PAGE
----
Thomas Fleming students contrive insect hotels

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A fifth-grader in Jeff Guilmette’s class uses a power drill during an arts integration project at Thomas Fleming School last Friday, Oct. 27. (Photo by Kaylee Sullivan)

Insects around Essex will have cozy new homes to inhabit later this month thanks to innovative fifth-graders at Thomas Fleming School.

Last Friday, chainsaws buzzed and hammers clunked as students in Jeff Guilmette’s class hunkered down in Lisa Foley‘s art room for their second-to-last construction day. Their assignment — to build insect hotels — is the second arts integration and makerspace project for which the two teachers have teamed up.

“Any time you put the power into the kids’ hands, and they can guide their own learning and apply the skills I’ve given them for background knowledge, they take more ownership in their learning, it’s more powerful for them,” Guilmette said. “And to see a finished product is so awesome to watch.”

As students Will Knox, Harrison Hutton and Ben Smith put the finishing touches on their bee and ladybug hotel, they solidified Guilmette’s outlook.

“This project, we just got to imagine how to build it, which [for] other projects we haven’t been able to do,” Will said.

“Because we’re told what to do and how to do it,” Ben added.

As they finished each other’s sentences, they also noted the importance of teamwork. Seconds later, they were back to sanding the hotel’s outer walls.

Toward the bottom of the structure, six rows of wine corks stood stacked on top of one another. Through their research, the boys learned bees prefer to rest in small holes, so they set the corks accordingly.

For many students, this project is their first exposure to power tools. Safety and proper use are part of the lesson, Foley said.

Mom Aricha Drury said she jumped on the opportunity to volunteer because of the nature of the project: hands-on problem solving that encourages kids to build.

The message is especially pertinent for girls, she said, because society doesn’t always promote power tools are for both boys and girls. It’s a model Drury exemplifies at home for her daughter, Savienne, she said.

In class, the girls “were a little hesitant with the drill press, and I was like, ‘Come on over, dive in,’” Drury said.

Aricha Drury, far right, works with her daughter, Savienne, and friends on their insect hotel. (Photo by Kaylee Sullivan)

They also placed bamboo, pinecones, hay and wooden blocks into their compartmented hotel to provide different resting places for various insects.

Foley said bees, ladybugs and beetles were among the top targeted tenants.

Local businesses donated much of the bark, wood and larger materials, Foley said. Moms, dads and grandparents also contributed their time.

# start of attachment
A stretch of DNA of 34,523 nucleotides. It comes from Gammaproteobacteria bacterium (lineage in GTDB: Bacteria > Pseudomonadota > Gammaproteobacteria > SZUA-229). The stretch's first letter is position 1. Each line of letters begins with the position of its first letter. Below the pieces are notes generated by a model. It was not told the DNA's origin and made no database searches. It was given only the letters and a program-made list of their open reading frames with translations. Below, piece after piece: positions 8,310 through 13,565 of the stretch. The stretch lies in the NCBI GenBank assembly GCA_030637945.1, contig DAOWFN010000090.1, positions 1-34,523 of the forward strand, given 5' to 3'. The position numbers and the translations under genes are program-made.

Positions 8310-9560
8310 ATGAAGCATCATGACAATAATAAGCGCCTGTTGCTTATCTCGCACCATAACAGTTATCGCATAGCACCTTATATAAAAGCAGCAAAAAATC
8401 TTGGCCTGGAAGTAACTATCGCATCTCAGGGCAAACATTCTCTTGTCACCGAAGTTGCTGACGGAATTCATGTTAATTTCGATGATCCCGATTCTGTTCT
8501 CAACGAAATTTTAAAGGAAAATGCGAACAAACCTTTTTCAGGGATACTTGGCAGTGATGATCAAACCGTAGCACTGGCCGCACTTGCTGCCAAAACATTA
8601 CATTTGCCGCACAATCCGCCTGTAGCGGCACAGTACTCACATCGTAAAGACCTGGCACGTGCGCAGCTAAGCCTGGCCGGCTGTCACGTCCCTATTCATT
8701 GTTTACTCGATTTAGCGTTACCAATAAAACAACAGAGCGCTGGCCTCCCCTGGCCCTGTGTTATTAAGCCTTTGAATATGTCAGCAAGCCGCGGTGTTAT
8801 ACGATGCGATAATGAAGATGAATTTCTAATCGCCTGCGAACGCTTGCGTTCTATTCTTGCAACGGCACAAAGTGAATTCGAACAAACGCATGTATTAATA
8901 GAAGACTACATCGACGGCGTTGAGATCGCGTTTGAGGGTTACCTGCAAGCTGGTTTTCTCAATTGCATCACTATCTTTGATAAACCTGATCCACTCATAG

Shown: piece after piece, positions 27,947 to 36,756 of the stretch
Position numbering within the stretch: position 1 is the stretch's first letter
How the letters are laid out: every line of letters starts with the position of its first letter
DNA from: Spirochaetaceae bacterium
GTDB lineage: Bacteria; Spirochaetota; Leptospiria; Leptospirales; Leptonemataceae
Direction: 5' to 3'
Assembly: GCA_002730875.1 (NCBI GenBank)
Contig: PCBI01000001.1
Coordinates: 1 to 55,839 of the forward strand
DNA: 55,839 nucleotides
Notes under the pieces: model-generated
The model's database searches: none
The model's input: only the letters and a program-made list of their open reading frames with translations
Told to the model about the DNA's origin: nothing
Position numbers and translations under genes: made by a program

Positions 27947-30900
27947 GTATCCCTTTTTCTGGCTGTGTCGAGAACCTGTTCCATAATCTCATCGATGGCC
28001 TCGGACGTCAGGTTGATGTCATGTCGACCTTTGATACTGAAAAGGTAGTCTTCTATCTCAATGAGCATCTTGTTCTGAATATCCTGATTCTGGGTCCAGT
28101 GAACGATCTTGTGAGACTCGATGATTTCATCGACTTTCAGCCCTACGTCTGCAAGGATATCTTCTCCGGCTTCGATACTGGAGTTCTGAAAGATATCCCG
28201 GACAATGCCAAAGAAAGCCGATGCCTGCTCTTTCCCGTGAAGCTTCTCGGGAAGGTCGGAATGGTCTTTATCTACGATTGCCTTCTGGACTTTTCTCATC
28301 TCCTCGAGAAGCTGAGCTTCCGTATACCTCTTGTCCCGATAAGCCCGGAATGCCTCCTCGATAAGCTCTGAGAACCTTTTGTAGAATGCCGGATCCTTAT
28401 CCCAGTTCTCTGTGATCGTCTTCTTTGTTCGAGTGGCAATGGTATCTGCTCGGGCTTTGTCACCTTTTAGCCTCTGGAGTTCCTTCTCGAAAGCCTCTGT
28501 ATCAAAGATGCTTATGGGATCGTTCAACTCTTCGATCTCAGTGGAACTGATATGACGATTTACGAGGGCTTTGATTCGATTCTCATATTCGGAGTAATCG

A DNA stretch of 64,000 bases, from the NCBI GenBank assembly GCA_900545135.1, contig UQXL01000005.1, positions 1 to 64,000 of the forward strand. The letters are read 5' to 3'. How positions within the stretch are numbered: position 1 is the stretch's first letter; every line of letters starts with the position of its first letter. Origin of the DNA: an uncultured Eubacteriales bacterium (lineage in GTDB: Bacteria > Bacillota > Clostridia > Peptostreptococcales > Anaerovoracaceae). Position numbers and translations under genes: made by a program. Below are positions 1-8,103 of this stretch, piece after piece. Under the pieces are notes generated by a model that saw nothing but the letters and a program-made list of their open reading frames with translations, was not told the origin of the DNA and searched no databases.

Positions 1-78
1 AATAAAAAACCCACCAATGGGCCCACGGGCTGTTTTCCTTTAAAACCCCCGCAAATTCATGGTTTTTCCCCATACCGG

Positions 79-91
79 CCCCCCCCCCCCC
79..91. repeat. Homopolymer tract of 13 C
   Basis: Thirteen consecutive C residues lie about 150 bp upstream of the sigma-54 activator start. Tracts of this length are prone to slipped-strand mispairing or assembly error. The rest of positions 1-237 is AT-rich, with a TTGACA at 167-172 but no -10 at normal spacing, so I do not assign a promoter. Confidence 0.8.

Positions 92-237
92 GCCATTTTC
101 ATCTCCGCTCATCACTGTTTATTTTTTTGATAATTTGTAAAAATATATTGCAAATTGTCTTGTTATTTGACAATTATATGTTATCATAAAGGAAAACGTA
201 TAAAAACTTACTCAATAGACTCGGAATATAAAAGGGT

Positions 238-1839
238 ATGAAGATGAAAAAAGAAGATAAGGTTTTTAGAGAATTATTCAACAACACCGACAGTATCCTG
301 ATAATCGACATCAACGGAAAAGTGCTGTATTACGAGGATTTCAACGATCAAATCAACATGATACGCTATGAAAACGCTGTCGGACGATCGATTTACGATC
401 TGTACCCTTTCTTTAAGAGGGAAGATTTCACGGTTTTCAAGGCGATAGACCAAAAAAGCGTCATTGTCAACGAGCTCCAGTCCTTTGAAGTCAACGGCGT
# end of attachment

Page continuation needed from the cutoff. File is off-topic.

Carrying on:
The educational aspect of this project reaches beyond the Prospect St. school, too.

In a few weeks, Foley and Guilmette will truck the hotels to various spots around town. Maple Street Park, Cascade Park, Fleming’s schoolyard, two community gardens and two retirement homes are on the list.

Each hotel will feature an attached QR code that community members can scan to learn more about the project and challenges the insects face, per the students’ research.

Next spring, Foley said Vt. Fish & Wildlife plans to follow-up and track the project’s effectiveness. A few weeks ago, the department’s education coordinator Ali Thomas visited the class to talk about insects.

Part of the project’s enrichment is its STEAM foundation, Foley said. Kids indulge in arts, science, engineering and math all in one. They’re simultaneously learning how to use fractions and how a diminishing bee population affects crop control.

“And they just want to keep coming back and doing more,” she said.

“They ask me every day if they can do it,” Guilmette added. But because of the ample preparation and cleanup time involved, the work is restricted to once a week. Friday, Nov. 3 is the last work session.

Thankfully, Guilmette has another idea or two up his sleeve. Recently, he said the school’s music teacher approached him about building instruments. Students will start out designing them and will then gather household items to construct xylophones, wood guitars and maybe even a PVC pipe saxophone.

“Whenever you do a project like this — we call it project-based learning — there’s a reason for it, and it’s not just arbitrary,” Foley said. “You need to know the math, you need to be able to measure, do the science, do the writing [and] the research, because there is an end result that is meaningful.”